March 29th, 2007


Two Little Stories About the Passage of Time

1. When I was about thirteen, I read some comic columns by a man called Michael Frayn - he then published a couple of novels of vaguely sf interest, a terrific book about being a Fleet Street Journalist ('Towards the End of the Morning') and an absolutely wonderful comic novel about Heaven {'Sweet Dreams'). Then he started writing plays, and I have liked a lot of those as well.

In my twenties, Chris Reid the poet and my ex-flatmate went to work for Claire Tomalin as carer to her son, and this meant that some of us spent a lot of time hanging out in her house with her and her partner Michael Frayn. Later on, when I first transitioned, Claire gave me the odd bit of reviewing doing short notices on the Sunday Times - she wasn't my editor, and that was Julian Barnes, who went on using me because he liked my work, and liked that I could make a hundred word capsule mean something, a skill I learned then and have always kept.

Over the years, Claire and Michael have become people I occasionally exchange vague pleasantries with at parties - not really conversations. The other week, I found myself talking to Michael at greater length because he asked me what the music playing was, and I went into an explanation of how most of the music we were hearing was traditional tango, and some of it was new tango and this particular bit was music in tango style but not actually Argentinian. He was actually interested, and impressed that I knew a bit about this, and it was one of those moments when I feel like a grown up finally.

Then Claire arrived and we smiled and I moved on, and went to listen to the band. Years ago, I first got interested in tango music because of the dance in that not very good film True Lies and got to know a lot of the music in the course of tracking down 'Por Una Cabeza' by Carlos Gardel, which is what that was. They were playing it and noticed that I was standing close to them and loving it, and they asked me about it, and I said 'Por Una Cabeza' had always been my favourite Gardel tango, and so they played it again.

2. I will be posting, in due course, about the London Lesbian and Gay Film Festival which I am covering for the TLS this year. This evening, I saw a pleasant little documentary called Lulu Gets A Face Lift which is all about how a fifty-something drag entertainer gets a face lift, no suprises there. Lulu is from Chicago, went to San Francisco and was in the Angels of Light (spin off from the Cockettes, long story); my ex-flatmate Susannah was also from Chicago and was also in the Angels of Light. (Also, I helped organize the archive on both Angels and Cockettes in the San Francisco LGBT archive.) So I wander up afterwards and ask if he remembers Susannah and he goes 'Omigod! how is she?' and I tell him she is living in London still and renovating garden follies. And he is still looking interested/concerned so I start to tell the story about how we had to leave Chicago ahead of a hit. He goes 'I know that story' and we swap bits of it, and I explain about how she got to live here - another long story. Oh OK, her ex lost a fight with her and put out for his boss who had Mob connections and so we got on a plane, not that long a story.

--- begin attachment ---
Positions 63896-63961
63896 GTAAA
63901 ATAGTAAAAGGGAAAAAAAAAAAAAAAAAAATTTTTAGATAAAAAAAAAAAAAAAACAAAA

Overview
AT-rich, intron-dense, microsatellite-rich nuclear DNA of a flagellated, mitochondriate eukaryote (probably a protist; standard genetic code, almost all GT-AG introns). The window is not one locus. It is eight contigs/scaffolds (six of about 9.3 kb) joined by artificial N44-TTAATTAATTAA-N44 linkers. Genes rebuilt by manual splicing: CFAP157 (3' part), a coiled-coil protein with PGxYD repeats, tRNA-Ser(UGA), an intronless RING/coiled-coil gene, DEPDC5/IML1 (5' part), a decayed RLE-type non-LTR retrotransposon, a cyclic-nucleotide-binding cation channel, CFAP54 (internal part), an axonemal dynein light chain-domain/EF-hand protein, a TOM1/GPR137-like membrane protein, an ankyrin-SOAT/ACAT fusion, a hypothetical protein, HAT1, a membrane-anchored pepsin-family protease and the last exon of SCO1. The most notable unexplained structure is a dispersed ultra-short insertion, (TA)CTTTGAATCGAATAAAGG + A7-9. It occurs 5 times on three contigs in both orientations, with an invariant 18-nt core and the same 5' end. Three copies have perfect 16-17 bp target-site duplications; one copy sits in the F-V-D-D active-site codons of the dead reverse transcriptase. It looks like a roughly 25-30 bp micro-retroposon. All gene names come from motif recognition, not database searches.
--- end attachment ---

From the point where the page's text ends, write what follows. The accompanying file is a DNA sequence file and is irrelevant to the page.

And Lulu remembered Panama, whom I met. Panama was this transwoman uberwhore about whom everyone told stories.

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One time she had blown a taxidriver in order not to have to crack a fifty for the change and made him give her his cigarettes as well.

By the time I met her, she was a mess - the silicon dropped out of her ass into her ankles - but was still quite wonderful. The reason that novel is called 'Tiny Pieces of Skull' is that she had had her browbone shaved and everyone told exggerated stories about this.

So anyway, Lulu remembered Panama, who is twenty years or so dead. And I don't imagine any one else does except for Suze. Panama was on the cover of a Cars album and that is that.

So we hugged and went our ways, because apart from all that, there was not much to say.

Only this, Lulu said that he had wondered about the truth of the stories about why Susannah and I left Chicago and back some twenty or so years ago, I wrote this in Tiny Pieces of Skull: 'They locked the door and handed in the keys to the super. They got into Hennie's car and drove through the neon-lit dangerous streets to the station and they boarded the train, and they went away from cold Chicago silently and without arguing about it. You have to leave places sometimes; accepting loss goes with the territory.

For a week or two, people would ask after them, and why they'd gone. Johns would want to know. The story would get garbled; it always does. Sometimes it would have been Carlos and Mariella and Salvatore; sometimes Tiffany's parents, or Rosalie-Ellen; sometimes Smithers or Gunderson or something to do with mark and Randolph. One way or another, the messenger had come for them. The apartment was shut up and the fridge turned off.'

And that, it seems is pretty much how it was.

Like I say, time.